08:19pm Sunday 18 November 2018

Unexpected role of enzyme may help develop anti-cancer drugs

A newly discovered role for the enzyme glutamine synthetase could have important implications for developing anti-cancer drugs according to a new UCL study.

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An intrinsic part of tumour growth is the sprouting of blood vessels, which supply cancerous tumours with the blood and energy that they need to survive.

An international group of scientists led by Professor Peter Carmeliet at VIB in Belgium together with Professor Francesco Luigi Gervasio (UCL Chemistry and UCL Institute of Structural Molecular Biology) noticed an unusual connection between the enzyme glutamine synthetase, which was not previously known to be involved in regulating vascular development, and the growth of new blood vessels.

Glutamine synthetase is known to catalyse the condensation of glutamate and ammonia to form glutamine and thus it plays an essential role in the nitrogen metabolism.

The research, published in Nature and primarily funded by the EPSRC and the EU, could lead to the development of drugs that could restrict the growth of tumours by inhibiting the way in which the enzyme behaves.

The team – including researchers at the American Cancer Society, Sun Yat-Sen University and the National Natural Science Foundation of China – used a combination of computational and experimental techniques.

These revealed that the enzymes were “moonlighting” as facilitators for vascular sprouting, fixing a fatty acid to their surface, which then helps the enzyme move to the cell membrane where the vascular developmental activity takes place.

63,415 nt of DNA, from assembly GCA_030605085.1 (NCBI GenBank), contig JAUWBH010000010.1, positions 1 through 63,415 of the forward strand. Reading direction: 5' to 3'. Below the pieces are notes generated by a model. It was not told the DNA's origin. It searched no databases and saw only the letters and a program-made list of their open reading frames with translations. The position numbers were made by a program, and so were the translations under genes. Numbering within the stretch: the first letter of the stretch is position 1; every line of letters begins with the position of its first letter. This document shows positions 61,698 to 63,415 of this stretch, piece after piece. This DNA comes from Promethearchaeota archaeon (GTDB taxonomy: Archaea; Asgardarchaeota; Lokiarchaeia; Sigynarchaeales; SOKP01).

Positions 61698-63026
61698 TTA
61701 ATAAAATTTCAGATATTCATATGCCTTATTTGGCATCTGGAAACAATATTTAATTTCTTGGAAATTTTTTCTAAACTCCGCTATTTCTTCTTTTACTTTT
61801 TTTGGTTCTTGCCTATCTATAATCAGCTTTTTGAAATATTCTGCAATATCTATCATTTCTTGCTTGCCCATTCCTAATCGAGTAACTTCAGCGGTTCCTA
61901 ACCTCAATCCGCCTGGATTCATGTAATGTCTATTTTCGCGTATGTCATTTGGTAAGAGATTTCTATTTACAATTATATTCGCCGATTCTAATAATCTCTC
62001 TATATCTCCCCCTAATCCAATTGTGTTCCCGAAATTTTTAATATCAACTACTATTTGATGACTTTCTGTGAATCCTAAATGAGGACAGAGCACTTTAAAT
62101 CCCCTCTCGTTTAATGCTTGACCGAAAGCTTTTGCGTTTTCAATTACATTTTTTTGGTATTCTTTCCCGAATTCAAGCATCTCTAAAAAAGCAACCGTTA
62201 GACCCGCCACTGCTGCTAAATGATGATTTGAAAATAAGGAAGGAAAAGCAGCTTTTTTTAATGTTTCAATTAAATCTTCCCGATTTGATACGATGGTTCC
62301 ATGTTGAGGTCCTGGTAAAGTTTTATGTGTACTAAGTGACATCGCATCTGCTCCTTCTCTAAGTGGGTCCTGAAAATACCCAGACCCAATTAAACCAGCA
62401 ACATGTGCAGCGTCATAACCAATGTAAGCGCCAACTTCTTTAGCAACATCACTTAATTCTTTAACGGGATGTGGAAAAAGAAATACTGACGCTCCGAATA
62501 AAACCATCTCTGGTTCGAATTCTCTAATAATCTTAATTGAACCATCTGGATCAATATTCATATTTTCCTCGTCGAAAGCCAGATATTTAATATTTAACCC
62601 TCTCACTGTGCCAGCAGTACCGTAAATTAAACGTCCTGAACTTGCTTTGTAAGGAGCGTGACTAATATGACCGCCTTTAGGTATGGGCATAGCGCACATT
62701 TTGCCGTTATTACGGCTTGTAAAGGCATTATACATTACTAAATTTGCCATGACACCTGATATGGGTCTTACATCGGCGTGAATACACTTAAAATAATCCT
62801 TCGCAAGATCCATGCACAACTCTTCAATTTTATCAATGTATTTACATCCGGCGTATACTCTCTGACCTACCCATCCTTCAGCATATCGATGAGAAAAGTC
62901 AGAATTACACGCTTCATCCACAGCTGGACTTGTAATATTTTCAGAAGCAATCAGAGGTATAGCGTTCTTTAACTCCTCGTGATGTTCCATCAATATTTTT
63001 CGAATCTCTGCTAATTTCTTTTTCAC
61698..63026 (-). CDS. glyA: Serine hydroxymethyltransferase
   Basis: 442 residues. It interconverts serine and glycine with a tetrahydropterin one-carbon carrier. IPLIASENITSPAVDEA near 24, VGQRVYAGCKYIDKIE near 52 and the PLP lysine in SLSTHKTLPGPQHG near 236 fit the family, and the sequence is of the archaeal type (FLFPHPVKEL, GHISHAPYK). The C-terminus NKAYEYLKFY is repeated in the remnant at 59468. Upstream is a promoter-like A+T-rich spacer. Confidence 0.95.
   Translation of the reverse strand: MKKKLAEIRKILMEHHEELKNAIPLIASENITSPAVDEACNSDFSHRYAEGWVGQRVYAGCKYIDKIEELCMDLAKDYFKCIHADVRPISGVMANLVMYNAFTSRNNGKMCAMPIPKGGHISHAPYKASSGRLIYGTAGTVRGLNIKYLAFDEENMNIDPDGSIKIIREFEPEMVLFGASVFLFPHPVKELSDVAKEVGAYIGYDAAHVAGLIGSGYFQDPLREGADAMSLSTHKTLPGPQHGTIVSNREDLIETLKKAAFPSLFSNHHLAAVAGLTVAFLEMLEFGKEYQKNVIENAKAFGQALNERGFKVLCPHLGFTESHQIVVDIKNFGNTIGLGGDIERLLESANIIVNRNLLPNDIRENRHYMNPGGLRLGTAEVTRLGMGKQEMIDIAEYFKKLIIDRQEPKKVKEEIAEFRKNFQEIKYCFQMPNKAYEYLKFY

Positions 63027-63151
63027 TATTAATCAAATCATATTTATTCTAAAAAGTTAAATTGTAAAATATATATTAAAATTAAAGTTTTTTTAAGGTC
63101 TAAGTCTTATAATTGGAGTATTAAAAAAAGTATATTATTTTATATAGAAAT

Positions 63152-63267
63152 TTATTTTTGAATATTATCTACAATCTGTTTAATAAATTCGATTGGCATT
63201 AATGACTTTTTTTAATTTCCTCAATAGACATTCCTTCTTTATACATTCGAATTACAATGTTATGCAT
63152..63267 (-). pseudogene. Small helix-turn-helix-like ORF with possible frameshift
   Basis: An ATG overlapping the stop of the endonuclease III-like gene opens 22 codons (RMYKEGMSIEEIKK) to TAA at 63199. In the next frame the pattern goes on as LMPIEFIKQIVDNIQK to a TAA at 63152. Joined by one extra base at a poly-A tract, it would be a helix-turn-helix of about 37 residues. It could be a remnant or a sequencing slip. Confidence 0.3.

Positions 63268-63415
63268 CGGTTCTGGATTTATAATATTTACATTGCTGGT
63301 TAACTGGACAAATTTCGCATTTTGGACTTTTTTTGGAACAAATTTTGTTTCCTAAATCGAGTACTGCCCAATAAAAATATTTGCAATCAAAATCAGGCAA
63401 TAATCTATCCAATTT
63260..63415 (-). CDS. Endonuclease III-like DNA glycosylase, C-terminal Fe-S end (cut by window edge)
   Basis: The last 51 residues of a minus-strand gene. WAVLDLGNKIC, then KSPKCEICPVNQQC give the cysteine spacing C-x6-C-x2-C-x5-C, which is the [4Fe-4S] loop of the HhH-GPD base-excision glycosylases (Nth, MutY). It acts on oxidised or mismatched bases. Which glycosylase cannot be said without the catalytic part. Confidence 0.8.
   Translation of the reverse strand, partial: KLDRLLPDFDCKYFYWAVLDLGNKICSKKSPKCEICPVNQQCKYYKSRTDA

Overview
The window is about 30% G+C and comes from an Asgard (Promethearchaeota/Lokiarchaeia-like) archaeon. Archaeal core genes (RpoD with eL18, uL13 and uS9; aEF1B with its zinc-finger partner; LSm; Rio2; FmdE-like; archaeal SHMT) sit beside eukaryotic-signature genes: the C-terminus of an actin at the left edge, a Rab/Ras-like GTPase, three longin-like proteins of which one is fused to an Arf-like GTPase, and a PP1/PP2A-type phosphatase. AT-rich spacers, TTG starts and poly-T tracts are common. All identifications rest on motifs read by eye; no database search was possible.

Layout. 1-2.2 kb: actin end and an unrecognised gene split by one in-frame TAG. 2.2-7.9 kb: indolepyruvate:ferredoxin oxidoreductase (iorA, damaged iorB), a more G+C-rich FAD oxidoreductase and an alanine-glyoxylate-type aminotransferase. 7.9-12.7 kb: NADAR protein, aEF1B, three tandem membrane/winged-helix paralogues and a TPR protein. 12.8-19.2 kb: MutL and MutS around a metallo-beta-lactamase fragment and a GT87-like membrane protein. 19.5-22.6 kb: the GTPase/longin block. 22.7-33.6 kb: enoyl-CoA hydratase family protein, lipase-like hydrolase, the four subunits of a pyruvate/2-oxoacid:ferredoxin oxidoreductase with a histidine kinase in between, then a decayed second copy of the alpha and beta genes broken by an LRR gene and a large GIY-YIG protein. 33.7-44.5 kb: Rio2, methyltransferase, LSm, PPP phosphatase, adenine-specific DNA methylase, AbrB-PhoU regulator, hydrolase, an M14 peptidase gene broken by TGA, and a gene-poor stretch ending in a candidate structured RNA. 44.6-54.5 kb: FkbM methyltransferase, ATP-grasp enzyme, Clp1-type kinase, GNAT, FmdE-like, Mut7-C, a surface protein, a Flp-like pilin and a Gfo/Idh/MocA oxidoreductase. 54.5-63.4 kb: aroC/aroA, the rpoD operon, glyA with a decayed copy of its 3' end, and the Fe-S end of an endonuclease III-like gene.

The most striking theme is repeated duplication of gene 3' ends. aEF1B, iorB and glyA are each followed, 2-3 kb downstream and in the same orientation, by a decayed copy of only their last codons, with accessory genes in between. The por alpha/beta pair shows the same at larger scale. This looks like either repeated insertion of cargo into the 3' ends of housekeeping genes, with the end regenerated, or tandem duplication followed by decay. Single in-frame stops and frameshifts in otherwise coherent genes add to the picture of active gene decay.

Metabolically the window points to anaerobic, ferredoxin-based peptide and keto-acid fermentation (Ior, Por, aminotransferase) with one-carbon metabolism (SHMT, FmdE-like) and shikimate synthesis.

The simulations at UCL predicted the binding mode of the fatty acid and mutagenesis experiments on cells later confirmed the computational predictions.

The discovery of this behavior indicates that by mutating the enzyme this vascular sprouting could be prevented completely.

Professor Gervasio said: “It was very exciting to see that the details of the ‘secret’ activity of Glutamine Synthetase predicted by simulations were spot on and can be used to design new anticancer drugs.”

In comparison with other anti-cancer drugs, the new drug target could be used in combination with other methods to shut down the blood supply to solid tumours. The new application may be more suitable than other therapies that restrict blood vessel growth which use other enzymes like kinase as their target, as these suffer from the emergence of drug resistance.

The anti-cancer properties of this therapy could be used without stopping other useful functions in the body as typically the largest formation of new vessels occurs in tumours.

“One of the most important considerations in drug discovery is to find well characterised targets with a significant role in the disease. Therefore, the first and crucial step is to understand the role of the enzyme in the disease,” added Professor Gervasio.

The team are continuing to work alongside pharma companies including AstraZeneca, GSK, UCB, Heptares and EVOTECto develop other targets and identify new drug target sites.

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  • Sophie Lane

 

University College London

 


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